I mean, certainly in Crimea, that worked out because a majority of the population had, you know, higher sentiments of feelings of affinity with Russia. And, you know, obviously, you know, that kind of they got traction there. But it's more complicated. They talked about Donbass before about being a, you know, kind of melting pot when, you know, they tried the same thing in Donbass, Donetsk and Lukanska, they tried in Crimea in 2014, didn't kind of pan out. In fact, you know, a whole wall broke out. They tried, you know, to kind of in, you know, many of the major cities that are now under attack, including a desert to kind of ferment, you know, pro-Russian movements. And they completely, you know, leave fell apart. So Putin was thinking, you know, pretty sure based on polling and the FSB having infiltrated, you know, an awful lot of the Ukrainian hierarchy has been now seeing as quite apparent with some of the dismissals in Ukraine. He was pretty sure that, you know, kind of he would get traction. And that it would be like 1956 in Hungary or 1968 in Czechoslovakia. Remember, he comes out of the Andropov levee, as it's called, the kind of cohort of people who come into the KGB under Yuri Andropov. And you're Andropov has presided over a lot of these anti-distant, you know, kind of movements inside of Russia itself and how you suppress opposition. But also over, you know, how you deal with, you know, kind of the uprisings in, you know, Czechoslovakia and Hungary. And there's all these lessons from this that, you know, you can put everything back in the box. And yeah, there might be a bit of violence and a bit of fighting, but ultimately, you think you've got the political figures and you decapitate the opposition. So they thought you've let Zielenski would run away, Yadakovich run away, but, you know, that was kind of a bit, you know, sort of a different set of circumstances. And they thought that all of the local governments would, you know, kind of capitulate because they had enough Russians and inverted commas in there. Again, mistaking language and, you know, kind of positive affinity towards Russia for identity or how people would react in the time and not understanding people's, you know, linkages and, you know, kind of an important place, the way that people feel about who they are and a certain set of circumstances of place. - But the invasion of Ukraine in 2022 is unlike anything that he was ever involved with.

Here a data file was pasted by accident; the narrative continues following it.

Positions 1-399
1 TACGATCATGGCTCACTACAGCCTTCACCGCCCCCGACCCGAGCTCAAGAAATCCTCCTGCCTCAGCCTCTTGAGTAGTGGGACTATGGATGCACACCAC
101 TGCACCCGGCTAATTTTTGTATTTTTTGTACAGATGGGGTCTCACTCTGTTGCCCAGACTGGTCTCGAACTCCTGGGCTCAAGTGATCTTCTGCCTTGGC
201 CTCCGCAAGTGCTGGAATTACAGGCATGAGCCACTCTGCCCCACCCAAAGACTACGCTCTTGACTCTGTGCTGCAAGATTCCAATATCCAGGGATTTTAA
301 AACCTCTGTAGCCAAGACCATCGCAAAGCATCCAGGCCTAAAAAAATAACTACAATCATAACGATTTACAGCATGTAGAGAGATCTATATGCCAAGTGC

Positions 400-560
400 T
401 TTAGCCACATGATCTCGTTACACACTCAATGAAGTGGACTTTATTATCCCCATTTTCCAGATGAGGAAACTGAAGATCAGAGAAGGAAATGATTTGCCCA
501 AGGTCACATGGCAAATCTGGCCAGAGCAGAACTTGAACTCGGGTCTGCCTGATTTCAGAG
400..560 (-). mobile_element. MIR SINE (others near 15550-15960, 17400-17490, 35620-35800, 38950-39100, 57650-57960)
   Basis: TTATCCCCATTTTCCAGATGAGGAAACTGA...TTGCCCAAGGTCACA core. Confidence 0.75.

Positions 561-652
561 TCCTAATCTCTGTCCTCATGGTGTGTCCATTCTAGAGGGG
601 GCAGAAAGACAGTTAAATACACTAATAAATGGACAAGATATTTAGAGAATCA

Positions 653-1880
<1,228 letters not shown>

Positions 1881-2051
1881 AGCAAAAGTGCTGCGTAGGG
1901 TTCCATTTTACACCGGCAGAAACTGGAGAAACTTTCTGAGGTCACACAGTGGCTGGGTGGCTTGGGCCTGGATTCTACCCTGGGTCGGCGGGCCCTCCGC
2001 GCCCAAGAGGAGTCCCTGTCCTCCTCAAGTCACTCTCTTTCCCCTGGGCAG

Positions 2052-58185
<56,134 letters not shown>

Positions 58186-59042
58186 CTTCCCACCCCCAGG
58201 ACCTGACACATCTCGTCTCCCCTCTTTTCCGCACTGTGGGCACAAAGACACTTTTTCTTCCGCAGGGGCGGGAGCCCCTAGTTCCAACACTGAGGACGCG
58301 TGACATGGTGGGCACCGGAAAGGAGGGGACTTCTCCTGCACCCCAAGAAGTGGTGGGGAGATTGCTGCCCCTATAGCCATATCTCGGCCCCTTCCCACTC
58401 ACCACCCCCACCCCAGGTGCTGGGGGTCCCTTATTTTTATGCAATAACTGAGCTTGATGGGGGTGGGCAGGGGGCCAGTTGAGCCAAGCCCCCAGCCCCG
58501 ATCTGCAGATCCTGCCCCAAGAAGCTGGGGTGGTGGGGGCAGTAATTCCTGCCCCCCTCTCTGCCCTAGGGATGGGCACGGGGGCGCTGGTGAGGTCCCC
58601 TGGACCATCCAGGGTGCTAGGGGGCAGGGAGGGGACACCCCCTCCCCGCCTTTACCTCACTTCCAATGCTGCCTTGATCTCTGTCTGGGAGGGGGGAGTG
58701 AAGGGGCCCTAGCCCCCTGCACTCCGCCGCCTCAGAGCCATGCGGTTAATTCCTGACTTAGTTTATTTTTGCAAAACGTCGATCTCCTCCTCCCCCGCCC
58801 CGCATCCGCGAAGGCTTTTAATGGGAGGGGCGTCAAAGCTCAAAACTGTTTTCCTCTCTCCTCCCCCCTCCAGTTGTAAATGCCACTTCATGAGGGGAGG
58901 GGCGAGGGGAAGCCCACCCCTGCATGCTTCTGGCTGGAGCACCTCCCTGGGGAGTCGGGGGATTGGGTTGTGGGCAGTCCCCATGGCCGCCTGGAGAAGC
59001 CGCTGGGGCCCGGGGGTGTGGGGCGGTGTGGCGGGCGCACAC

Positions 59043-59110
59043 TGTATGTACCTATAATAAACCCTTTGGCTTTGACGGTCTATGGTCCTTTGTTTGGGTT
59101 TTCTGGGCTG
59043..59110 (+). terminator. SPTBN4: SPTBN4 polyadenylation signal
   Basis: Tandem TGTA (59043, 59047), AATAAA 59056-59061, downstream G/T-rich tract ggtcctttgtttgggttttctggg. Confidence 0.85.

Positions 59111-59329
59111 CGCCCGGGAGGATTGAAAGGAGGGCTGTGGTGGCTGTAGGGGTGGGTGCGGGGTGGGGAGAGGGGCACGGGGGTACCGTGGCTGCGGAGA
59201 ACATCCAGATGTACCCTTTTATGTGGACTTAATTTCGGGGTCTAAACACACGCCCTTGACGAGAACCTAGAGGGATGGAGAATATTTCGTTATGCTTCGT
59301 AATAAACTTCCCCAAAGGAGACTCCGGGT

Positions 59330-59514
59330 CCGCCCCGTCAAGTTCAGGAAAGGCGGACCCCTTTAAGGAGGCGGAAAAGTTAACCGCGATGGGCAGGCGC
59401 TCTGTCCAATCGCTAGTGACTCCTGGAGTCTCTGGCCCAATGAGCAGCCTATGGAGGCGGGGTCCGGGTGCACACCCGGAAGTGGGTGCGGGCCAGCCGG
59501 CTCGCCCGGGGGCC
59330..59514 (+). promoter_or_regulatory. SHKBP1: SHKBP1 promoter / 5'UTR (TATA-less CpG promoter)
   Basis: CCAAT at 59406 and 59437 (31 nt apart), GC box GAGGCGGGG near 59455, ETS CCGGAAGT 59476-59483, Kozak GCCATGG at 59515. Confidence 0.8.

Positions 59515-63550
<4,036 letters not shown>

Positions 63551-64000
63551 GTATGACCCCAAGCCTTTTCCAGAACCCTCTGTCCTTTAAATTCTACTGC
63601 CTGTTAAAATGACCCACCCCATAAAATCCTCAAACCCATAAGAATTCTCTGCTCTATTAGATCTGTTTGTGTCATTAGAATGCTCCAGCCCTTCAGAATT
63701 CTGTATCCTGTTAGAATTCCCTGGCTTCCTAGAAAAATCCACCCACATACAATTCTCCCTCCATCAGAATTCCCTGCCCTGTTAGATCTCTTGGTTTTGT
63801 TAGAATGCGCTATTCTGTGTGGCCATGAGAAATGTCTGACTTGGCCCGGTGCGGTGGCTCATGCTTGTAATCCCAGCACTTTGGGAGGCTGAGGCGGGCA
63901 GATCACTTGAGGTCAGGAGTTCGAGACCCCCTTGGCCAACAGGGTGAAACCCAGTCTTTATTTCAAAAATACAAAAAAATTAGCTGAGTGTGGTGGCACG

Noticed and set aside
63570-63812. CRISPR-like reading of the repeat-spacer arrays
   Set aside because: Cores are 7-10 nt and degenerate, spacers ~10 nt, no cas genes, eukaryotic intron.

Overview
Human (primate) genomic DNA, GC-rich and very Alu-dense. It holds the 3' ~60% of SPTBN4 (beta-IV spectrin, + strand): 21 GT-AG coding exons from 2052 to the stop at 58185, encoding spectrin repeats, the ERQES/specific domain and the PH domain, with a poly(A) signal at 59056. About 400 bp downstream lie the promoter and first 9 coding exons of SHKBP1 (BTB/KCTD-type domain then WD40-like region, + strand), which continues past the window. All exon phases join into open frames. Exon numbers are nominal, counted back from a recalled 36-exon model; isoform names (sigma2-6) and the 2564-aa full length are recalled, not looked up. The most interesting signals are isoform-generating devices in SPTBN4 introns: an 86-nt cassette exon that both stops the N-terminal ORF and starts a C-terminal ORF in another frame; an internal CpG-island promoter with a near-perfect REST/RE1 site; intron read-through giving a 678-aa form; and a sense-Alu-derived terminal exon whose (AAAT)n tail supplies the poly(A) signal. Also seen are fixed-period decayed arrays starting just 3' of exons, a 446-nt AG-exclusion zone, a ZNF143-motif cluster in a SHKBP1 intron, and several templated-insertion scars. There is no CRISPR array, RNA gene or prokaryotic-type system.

Why Putin Invaded Ukraine (02:03:29)

- But I don't think he thought it would be, you know, because it's this kind of, if he looks back into the past, you're right though, he wasn't involved in '68 or '56 or what happened in the 1980s in Poland. - But there's a very wide front and it's the capital. And I mean, this isn't going for-- - This isn't Chitney, or this isn't, you know, kind of Syria or, for example. - This is the major nation. - Exactly. - Like it's large to the size. - It was more like Afghanistan, but they didn't realize that because again, Ukrainians are us. There's this kind of inability to think that people might think differently and might want something different and that 30 years of independence actually has an impact on people and their psyches. And if I look back to the 1990s, I mean, I remember being in seminars in the Talvat at the time and we were doing a lot of research on what was happening in the former Soviet Union at the time, because in the early 1990s, just after the whole place fell apart. And there was already under yelts in this kind of idea of Russians abroad, Russians in the near abroad, Russian speakers, and they need to bring them back in. And I remember, you know, we had seminars at the time where we talked about at some point, there'd be some people in Russia that would actually believe that those Russian speakers needed to be brought back into Russia, but that the people who spoke Russian might have moved on because they certainly had other opportunities and other windows on the world. I mean, what's happened in Scotland, you know, for example, most people in Scotland speak English. The Scottish language is not the standard bearer of Scottish identity. It's just, it's almost a civic identity, different identity than not just national identity, just like you see in Ukraine. And there's lots of English people have moved to Scotland and now think of themselves as Scottish or Brazilians or Italians and, you know, all kinds of people who've moved in there. I mean, it's a smaller population, obviously, and it's not the scale of Ukraine, but, you know, people feel differently. And there's been a devolution of power. And when Brexit happened, you know, Scotland didn't want to go along with that at all. And they wanted to kind of still be, you know, having a window on Europe. And that's kind of historic. And lots of people in Ukraine have locked west, not east. You know, it depends on where you are, not just in Lviv, you know, or somewhere like that, but also in Kiev. And Harakhiv, you know, was kind of predominantly Russian-speaking city. But Harakhiv was also the centre of Ukrainian culture and Ukrainian literature, you know, at different points. People have different views. I grew up in the north of England. We don't feel like the south of England. There's been a massive divide between north and south in England for millennia, not just centuries. So, you know, people feel differently, depending on where they live and, you know, kind of where they grew up. And Putin just didn't see that. He didn't see that. - Well, hold on a second. Let me sort of push back at the fact that I don't think any of this is obvious. So, first of all, Zelensky, before the war was unpopular.